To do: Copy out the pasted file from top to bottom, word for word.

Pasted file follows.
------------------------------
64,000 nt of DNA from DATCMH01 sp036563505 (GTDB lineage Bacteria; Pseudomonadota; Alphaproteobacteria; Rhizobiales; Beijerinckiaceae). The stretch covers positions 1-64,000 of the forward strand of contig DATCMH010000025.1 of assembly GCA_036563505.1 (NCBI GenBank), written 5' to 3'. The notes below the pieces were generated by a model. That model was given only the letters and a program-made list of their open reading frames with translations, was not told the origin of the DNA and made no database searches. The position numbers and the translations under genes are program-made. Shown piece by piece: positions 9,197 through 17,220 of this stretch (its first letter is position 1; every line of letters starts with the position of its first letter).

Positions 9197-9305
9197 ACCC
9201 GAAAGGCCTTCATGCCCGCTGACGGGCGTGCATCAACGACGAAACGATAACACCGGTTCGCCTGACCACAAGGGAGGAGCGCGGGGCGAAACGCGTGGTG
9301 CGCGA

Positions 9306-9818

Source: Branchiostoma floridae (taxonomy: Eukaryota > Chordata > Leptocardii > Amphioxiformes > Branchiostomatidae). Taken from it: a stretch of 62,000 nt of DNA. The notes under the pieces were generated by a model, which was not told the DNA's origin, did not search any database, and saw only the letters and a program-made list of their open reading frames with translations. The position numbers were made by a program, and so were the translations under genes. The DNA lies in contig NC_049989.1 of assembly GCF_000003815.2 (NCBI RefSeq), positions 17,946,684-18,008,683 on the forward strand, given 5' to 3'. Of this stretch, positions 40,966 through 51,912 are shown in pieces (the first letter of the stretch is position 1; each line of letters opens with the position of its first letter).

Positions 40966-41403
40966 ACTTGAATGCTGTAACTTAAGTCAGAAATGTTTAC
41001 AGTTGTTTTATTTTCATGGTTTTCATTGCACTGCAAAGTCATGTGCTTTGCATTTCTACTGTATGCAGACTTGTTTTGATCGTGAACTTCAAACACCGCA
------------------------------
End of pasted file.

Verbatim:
64,000 nt of DNA from DATCMH01 sp036563505 (GTDB lineage Bacteria; Pseudomonadota; Alphaproteobacteria; Rhizobiales; Beijerinckiaceae). The stretch covers positions 1-64,000 of the forward strand of contig DATCMH010000025.1 of assembly GCA_036563505.1 (NCBI GenBank), written 5' to 3'. The notes below the pieces were generated by a model. That model was given only the letters and a program-made list of their open reading frames with translations, was not told the origin of the DNA and made no database searches. The position numbers and the translations under genes are program-made. Shown piece by piece: positions 9,197 through 17,220 of this stretch (its first letter is position 1; every line of letters starts with the position of its first letter).

Positions 9197-9305
9197 ACCC
9201 GAAAGGCCTTCATGCCCGCTGACGGGCGTGCATCAACGACGAAACGATAACACCGGTTCGCCTGACCACAAGGGAGGAGCGCGGGGCGAAACGCGTGGTG
9301 CGCGA

Positions 9306-9818

Source: Branchiostoma floridae (taxonomy: Eukaryota > Chordata > Leptocardii > Amphioxiformes > Branchiostomatidae). Taken from it: a stretch of 62,000 nt of DNA. The notes under the pieces were generated by a model, which was not told the DNA's origin, did not search any database, and saw only the letters and a program-made list of their open reading frames with translations. The position numbers were made by a program, and so were the translations under genes. The DNA lies in contig NC_049989.1 of assembly GCF_000003815.2 (NCBI RefSeq), positions 17,946,684-18,008,683 on the forward strand, given 5' to 3'. Of this stretch, positions 40,966 through 51,912 are shown in pieces (the first letter of the stretch is position 1; each line of letters opens with the position of its first letter).

Positions 40966-41403
40966 ACTTGAATGCTGTAACTTAAGTCAGAAATGTTTAC
41001 AGTTGTTTTATTTTCATGGTTTTCATTGCACTGCAAAGTCATGTGCTTTGCATTTCTACTGTATGCAGACTTGTTTTGATCGTGAACTTCAAACACCGCA